"Syria is today facing the gravest crisis in her history. All patriotic Syrians fear that France is about to turn us over to the Axis Powers and we know the revolting hypocrisy with which both the Axis and French authorities here are today accusing the British of seeking to extend the war by attacking Syria. It is a thoroughly cynical policy whose sole aim is to bring about immediate and complete collaboration with a Europe politically and economically reorganized by the Nazis. Those of us who like myself have been loyal to France now believe it to be against the best interests of our country to be governed by a Berlin controlled Vichy let alone Berlin itself. We are therefore in favor of a British occupation of Syria and I know many Frenchmen feel as we do. But unfortunately there are some Syrians who because of German bribes and propaganda are or pretend to be pro-German; these elements might be troublesome as fifth columnists and in many other ways. I therefore venture to suggest the simplest and most effective way of winning them over to the cause of the democracies: A vast majority of Syrians even the so-called German or anti-British faction are today still intensely pro-American and have unbounded faith in the democracy and chivalry of the American Government and people. If therefore the United States could [apparent omission] that it approved the recent British declaration re Syrian independence and Arab unity 78 it would have an enormous influence on public opinion in Syria and Lebanon where it would be accepted as proof that antiBritish propaganda could safely be discounted. Considering that Syria had in 1919 almost unanimously voted for an American mandate," an expression of American interest in her fate at this time would seem rather logical particularly as we realize that the United States will after this war want the world to rise to a higher plane of international morality than after the last war. We all know that America seeks neither political influence nor protectorates but here is an unusual opportunity for her which may never return not only of frustrating Axis military and political designs in a strategically vital area, but also of becoming a factor for stability and constructive help in shaping the future of the world."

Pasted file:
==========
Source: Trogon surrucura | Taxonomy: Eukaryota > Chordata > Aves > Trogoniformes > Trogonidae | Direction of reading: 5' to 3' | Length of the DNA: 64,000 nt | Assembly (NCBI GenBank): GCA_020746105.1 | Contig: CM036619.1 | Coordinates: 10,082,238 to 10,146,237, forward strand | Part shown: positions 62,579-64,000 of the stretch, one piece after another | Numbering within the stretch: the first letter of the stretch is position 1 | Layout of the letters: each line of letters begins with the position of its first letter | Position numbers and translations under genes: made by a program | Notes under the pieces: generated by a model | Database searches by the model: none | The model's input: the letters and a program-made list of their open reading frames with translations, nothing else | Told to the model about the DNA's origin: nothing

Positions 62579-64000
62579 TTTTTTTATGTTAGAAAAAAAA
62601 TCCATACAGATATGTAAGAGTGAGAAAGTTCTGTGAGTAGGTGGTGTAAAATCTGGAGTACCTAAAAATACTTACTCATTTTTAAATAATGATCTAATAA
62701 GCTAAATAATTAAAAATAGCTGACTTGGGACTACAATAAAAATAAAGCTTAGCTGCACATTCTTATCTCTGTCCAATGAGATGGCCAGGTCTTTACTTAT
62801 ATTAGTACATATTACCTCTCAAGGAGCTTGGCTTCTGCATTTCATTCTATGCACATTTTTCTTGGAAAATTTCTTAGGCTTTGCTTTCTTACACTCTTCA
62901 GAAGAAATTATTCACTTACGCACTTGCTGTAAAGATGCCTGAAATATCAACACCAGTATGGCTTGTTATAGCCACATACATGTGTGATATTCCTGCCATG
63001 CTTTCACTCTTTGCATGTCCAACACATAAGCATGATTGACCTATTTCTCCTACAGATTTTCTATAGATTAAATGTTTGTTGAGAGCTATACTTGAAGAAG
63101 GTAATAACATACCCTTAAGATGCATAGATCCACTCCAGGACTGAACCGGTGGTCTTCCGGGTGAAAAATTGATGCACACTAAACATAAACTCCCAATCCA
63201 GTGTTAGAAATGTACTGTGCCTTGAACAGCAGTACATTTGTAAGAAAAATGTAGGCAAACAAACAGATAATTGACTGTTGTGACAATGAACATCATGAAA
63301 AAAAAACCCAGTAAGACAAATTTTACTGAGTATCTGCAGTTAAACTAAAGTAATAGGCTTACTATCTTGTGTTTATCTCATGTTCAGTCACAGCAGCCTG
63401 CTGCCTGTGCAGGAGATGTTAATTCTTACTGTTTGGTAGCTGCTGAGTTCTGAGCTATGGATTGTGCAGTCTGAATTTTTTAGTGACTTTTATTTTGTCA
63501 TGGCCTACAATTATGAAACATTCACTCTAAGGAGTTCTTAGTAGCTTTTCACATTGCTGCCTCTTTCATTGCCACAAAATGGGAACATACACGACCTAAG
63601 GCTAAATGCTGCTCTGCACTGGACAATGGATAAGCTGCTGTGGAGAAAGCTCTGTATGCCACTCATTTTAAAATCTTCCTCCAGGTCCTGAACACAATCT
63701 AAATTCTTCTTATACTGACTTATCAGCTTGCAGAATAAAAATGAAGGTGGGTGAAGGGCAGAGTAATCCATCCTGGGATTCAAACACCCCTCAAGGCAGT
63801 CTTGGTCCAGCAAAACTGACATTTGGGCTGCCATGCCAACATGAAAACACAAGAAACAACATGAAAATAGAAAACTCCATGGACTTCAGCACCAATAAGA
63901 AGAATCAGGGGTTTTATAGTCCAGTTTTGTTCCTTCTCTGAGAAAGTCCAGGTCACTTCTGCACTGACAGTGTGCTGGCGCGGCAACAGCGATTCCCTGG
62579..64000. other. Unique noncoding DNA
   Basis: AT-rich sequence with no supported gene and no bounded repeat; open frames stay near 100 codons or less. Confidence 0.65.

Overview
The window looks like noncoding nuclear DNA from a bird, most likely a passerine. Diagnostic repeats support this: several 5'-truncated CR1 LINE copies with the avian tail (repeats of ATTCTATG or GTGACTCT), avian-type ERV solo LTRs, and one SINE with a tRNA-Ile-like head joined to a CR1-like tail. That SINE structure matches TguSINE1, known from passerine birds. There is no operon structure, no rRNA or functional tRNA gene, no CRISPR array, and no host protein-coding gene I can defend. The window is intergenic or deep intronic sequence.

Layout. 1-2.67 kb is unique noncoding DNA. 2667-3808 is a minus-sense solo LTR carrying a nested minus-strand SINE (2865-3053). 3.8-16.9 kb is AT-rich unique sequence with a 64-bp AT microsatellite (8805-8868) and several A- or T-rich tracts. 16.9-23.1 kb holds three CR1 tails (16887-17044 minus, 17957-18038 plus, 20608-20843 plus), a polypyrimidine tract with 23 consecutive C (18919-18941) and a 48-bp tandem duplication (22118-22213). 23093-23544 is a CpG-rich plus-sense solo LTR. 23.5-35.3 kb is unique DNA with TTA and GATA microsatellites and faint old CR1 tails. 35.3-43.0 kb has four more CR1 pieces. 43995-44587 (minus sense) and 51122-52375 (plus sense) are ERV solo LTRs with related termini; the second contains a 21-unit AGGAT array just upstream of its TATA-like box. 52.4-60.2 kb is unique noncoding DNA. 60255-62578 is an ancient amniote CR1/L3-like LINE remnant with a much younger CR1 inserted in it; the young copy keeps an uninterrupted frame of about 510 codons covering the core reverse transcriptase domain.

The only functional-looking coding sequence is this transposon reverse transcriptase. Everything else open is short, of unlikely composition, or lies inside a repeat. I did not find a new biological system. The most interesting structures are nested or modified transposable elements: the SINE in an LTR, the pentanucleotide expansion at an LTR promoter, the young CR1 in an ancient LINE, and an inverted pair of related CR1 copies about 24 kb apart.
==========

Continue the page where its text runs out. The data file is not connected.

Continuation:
I feel the above appeal has much to recommend it. We are universally trusted because of our obvious disinterestedness and our well

78

Speech by Anthony Eden, May 29, 1941, British Cmd. 6289, Misc. No. 2 (1941): Speech by the Rt. Hon. Anthony Eden . . . delivered at the Mansion House on May 29, 1941.

7 See Report of the King-Crane Commission, August 28, 1919, Foreign Relations, 1919, The Paris Peace Conference, vol. XII, p. 751.

known sympathy for the cause of small nations. After the depressing lessons of the last post-war period we would seem to be justified in expressing solidarity of opinion and action with the British in the face of problems confronting the Arabic world. The immediate effect would undoubtedly be a serious weakening of Nazi prestige in Syria and a corresponding strengthening of all influences which are wishing us well in our efforts to help rid the world of the Nazi menace.

ENGERT

740.0011 European War 1939/11719 : Telegram

The Consul General at Beirut (Engert) to the Secretary of State

BEIRUT, June 6, 1941-4 p. m. [Received 10:05 p. m.]

193. The following is the substance of note dated today which the French High Commissioner requests me to transmit to the British authorities of Palestine and Transjordan:

Referring to paragraph 2 of article V of the Paulet-Newcombe agreement of December 23, 1920,80 fixing the Palestine frontier between the Mediterranean and El Hammeh and guaranteeing the British Government at all times the right to pass its troops along the stretch of railroad from Nassib to Samakh situated in Syrian territory, the High Commissioner finds himself obligated in view of present circumstances to suspend until further order all transit of military personnel or equipment over the line in question.

I am orally informed that there is no objection to the passage of non-military supplies.

ENGERT

740.0011 European War 1939/11754: Telegram

The Ambassador in France (Leahy) to the Secretary of State

VICHY, June 6, 1941-9 p. m. [Received June 7-1:30 p.m.]

642. Rochat asked Matthews 81 to call at 8:00 this evening and said he had been urgently instructed by Admiral Darlan to give us the following message:

“In the light of the tenacious and persistent campaign carried on by the English radio with reference to the situation in Syria, the

80 This is not a reference to the Paulet-Newcombe agreement but to the FrancoBritish Convention on certain points connected with the Mandates for Syria and the Lebanon, Palestine, and Mesopotamia, signed at Paris, December 23, 1920, League of Nations Treaty Series, vol. XXII, p. 355. For text of the Report of the Paulet-Newcombe Boundary Commission, dated February 3, 1920, see ibid., p. 366. 81 H. Freeman Matthews, First Secretary of Embassy in France.

« PreviousContinue »